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The Hurt Locker

Last Sunday I had all the best intentions to go and finally see Martin Ritt’s “The spy that came from the cold”. We did try to make the appropriate bookings online. However, for one reason or other the BFI‘s website was not working properly. Being a nice sunny day (I know, it seems impossible to think about such a thing in London, but it indeed was nice and sunny) we thought that would make sense to go directly to the Southbank, grab a drink by the river and buy the tickets in the old fashion way.

The powers that be made sure that we were not to see Richard Burton playing the other side of the 007 coin. Determined to watch a film after all the effort of coming placed in getting to the Southbank, we decided to get tickets for the preview of Kathryn Bigelow’s latest film “The Hurt Locker”. The film follows a US bomb squad of the “Bravo Company” whose task is to disarm or control the detonation of “improvised explosive devices” (IED).

The film opens with a quote from Chris Hedges that equates the war experience with the effects of a very powerful drug. The semi-documentary style in which the film is shot gives it a definite air of authenticity and the acting is very convincing. I found very interesting the way in which the whole action takes places inside the squad itself and there is very little or no reference to politicians or even higher ranks within the military. The screenplay was written by Mark Boal who based it on his experiences with a real bomb squad.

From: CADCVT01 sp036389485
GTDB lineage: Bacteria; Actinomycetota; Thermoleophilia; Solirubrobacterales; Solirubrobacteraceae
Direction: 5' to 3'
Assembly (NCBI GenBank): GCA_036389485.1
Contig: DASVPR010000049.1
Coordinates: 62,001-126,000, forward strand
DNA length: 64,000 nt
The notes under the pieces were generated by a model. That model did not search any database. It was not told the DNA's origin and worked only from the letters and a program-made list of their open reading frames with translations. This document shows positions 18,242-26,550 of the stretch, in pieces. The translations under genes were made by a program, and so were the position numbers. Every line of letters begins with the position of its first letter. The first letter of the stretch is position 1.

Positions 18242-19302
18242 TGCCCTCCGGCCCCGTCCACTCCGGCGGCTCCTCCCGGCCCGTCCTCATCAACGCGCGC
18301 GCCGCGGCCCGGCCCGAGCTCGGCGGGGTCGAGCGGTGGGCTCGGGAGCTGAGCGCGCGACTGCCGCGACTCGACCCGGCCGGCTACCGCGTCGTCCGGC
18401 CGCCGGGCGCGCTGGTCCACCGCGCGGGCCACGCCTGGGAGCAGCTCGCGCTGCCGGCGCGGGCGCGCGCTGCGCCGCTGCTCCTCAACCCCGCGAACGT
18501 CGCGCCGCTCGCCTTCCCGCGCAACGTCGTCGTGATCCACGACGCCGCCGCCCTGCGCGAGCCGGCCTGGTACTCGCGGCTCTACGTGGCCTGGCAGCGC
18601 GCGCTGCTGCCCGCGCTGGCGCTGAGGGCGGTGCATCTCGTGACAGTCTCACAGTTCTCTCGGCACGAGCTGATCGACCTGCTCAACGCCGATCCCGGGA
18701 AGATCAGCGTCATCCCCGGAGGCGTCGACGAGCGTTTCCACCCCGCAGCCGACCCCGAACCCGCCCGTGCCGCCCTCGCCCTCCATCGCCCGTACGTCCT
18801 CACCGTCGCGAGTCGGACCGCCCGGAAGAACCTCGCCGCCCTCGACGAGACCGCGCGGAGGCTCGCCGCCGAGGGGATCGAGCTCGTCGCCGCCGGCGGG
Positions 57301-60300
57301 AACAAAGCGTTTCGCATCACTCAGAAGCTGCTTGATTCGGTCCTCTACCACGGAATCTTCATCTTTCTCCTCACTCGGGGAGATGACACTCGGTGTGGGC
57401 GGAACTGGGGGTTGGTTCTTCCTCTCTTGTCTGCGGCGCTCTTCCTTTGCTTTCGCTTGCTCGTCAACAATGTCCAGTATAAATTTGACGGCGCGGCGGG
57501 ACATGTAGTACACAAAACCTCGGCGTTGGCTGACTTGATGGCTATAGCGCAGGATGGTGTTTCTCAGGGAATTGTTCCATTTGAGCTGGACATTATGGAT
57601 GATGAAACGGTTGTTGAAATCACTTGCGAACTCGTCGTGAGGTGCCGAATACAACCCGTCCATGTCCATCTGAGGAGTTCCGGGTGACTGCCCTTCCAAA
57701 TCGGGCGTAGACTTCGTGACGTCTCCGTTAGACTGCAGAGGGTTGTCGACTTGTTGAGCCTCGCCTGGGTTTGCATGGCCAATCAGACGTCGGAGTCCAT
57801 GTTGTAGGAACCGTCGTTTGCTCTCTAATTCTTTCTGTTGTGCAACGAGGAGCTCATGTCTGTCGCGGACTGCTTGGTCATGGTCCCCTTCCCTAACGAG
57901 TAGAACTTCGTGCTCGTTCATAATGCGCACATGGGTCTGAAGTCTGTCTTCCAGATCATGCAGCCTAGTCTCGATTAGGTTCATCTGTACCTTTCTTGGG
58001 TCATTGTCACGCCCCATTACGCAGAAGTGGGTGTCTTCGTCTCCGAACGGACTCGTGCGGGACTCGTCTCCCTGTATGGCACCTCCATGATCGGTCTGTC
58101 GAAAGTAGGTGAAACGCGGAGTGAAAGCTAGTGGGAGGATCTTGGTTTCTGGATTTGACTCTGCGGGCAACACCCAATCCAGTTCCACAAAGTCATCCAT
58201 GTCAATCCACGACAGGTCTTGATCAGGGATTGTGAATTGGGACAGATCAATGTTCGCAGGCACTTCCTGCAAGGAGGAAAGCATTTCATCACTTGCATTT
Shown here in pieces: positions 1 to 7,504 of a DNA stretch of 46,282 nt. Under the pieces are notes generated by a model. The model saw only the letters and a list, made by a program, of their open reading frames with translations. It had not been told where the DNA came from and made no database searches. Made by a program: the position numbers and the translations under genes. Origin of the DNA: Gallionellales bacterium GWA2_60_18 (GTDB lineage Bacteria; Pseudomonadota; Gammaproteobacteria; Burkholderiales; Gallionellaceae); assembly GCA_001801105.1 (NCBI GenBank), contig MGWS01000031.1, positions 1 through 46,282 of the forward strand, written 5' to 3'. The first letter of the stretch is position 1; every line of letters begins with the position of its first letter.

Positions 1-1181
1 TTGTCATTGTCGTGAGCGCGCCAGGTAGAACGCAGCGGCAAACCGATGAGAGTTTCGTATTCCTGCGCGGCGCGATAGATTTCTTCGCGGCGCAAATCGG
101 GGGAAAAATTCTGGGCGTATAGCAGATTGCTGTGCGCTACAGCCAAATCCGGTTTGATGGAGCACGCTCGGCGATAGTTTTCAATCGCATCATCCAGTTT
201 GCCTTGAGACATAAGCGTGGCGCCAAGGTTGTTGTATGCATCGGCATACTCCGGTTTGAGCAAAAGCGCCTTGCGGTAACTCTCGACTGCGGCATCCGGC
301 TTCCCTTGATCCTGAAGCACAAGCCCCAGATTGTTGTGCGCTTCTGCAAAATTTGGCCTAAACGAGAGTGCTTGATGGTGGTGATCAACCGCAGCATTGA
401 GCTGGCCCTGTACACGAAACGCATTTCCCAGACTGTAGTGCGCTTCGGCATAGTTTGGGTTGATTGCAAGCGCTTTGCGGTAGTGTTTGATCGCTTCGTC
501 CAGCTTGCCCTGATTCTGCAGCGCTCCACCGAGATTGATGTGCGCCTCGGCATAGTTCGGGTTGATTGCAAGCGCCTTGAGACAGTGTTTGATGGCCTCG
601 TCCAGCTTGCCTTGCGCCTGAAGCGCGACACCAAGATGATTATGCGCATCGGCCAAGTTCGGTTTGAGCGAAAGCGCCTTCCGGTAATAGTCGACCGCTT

The film is not a comment about the Iraq war itself, but a portrayal of the incongruences and horrors of war, any war, and contrasts those experiences with tedium of the typical American life-style by juxtaposing the violence of the battlefield, with the absurd consumerism in a supermarket with aisles piled up with cereal boxes.